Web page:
On Thursday, Congress passed the Healthy, Hunger-Free Kids Act (S. 3307) which makes nutritious meals more accessible to children through the public school system.
Ingredients And Subsidies
Supported by Michelle Obama's Let's Move Campaign, the $4.5 billion bill gives the government the power to determine which types of foods are served in cafeterias and vending machines. The Agriculture Department will write the new standards, which will favor foods that have less grease, sugar, and empty calories than some of foods commonly found in school cafeterias today.
A number of these changes will keep traditional and popular foods but improve their ingredients, such as using whole wheat in buns and sandwiches or leaner meat for hamburgers. Another example is vending machines will stock less candy and high-calorie drinks.
The bill also makes it easier for low-income children to have access to these nutritious food by increasing the amount of school lunches that are subsidized by the government. Furthermore, all fifty states will serve additional after school meals, as opposed to the current after-school snack program that most states currently have.
Addressing Health And Hunger
Supporters praise the bill as an important step of improving the country's overall health and fighting child hunger.
In particular, House Speaker Nancy Pelosi applauded the bill as a necessary and strong tool in the fight against childhood hunger and the obesity epidemic:
One in five children in America live in poverty. Many of those children go to sleep hungry at night. How could that be in this, the greatest country in the world?
She notes that $147 billion each year is spent in medical costs treating obesity-related diseases, and this bill addresses that spending by helping to eliminate the need for it. Additionally, the bill will help to reduce the 27 percent of Americans who are not able to enroll in the military because they are overweight.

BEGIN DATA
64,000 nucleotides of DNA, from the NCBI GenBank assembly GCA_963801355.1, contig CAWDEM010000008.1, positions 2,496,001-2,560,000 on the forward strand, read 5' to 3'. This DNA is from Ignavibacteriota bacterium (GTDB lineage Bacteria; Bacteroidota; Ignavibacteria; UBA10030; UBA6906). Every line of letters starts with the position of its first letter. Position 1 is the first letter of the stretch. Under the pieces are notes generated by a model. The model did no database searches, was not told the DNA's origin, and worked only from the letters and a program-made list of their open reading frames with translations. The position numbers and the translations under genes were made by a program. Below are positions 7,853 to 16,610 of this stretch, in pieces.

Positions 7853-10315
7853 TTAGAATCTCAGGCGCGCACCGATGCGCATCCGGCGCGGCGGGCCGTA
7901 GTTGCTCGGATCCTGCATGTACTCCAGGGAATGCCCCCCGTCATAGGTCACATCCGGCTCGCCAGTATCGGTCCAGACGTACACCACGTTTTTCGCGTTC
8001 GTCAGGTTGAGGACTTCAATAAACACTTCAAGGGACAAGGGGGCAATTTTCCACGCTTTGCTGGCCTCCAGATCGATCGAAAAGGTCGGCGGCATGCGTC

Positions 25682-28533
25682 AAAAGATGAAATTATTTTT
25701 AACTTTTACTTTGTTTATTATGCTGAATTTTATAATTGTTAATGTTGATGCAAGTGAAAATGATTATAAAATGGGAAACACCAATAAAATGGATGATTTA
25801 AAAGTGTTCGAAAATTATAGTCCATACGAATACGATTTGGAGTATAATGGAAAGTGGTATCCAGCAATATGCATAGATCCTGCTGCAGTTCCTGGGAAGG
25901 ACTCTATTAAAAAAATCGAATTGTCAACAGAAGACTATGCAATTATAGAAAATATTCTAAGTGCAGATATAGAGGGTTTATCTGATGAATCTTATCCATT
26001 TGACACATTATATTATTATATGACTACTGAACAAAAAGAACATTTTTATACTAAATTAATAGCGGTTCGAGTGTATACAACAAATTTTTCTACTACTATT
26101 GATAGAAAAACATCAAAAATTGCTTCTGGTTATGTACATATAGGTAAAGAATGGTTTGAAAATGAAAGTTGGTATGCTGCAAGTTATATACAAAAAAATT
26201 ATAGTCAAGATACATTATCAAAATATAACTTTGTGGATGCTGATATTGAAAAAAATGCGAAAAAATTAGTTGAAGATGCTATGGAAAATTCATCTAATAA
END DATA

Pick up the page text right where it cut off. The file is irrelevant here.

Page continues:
Politics In Action
The bill enjoyed bipartisan support. Michelle Obama even toured with Mississippi Governor Haley Barbour (R) in support of the bill.
However, there has been an unusual amount of resistance to the "Healthy, Hunger-Free Kids" bill, which might be attributed to the partisan anger over the midterm elections and Congress' lame duck status.
Liberal Democrats initially opposed the bill because they feared it would take money from the food stamp program, Supplemental Nutrition Assistance Program (SNAP). Republicans nearly killed the bill right before it was sent to President Obama by tagging on an amendment that would require all childcare workers to have a background check.
This move was criticized as a political attempt to push the legislation past the lame duck congress, when it would have stalled again in the new Congress as many other issues were addressed. The Healthy, Hunger-Free Kids Act was saved from having to go back to Congress with the additional amendment when the the childcare workers' background check was made into a separate bill, which also passed on Thursday.
The Burden On Schools
Some school systems have expressed concerns over the funding, saying that the new requirements will place too much of a financial burden on schools that are already struggling with budget cuts.
Of course, some politicians couldn't pass the opportunity to turn the bill into a political stunt. Sarah Palin brought cookies to a Pennsylvania school last month, campaigning that the Healthy, Hunger-Free Kids Act was another excess of control made by the "nanny state."
However, Agriculture Secretary Tom Vilsack argues that granting the government the power to redesign the school food system is an important step in addressing the country's health crisis. "Our national security, economic competitiveness and health and wellness of our children will improve as a result of the action Congress took today," comments Vilsack.
- Congress sends child nutrition bill to Obama (The Associated Press)
- Pelosi: Child Nutrition Legislation 'Will Honor Our Commitment to Our Children' (PR Newswire)
- After delays, final vote set for child nutrition bill (The Washington Post)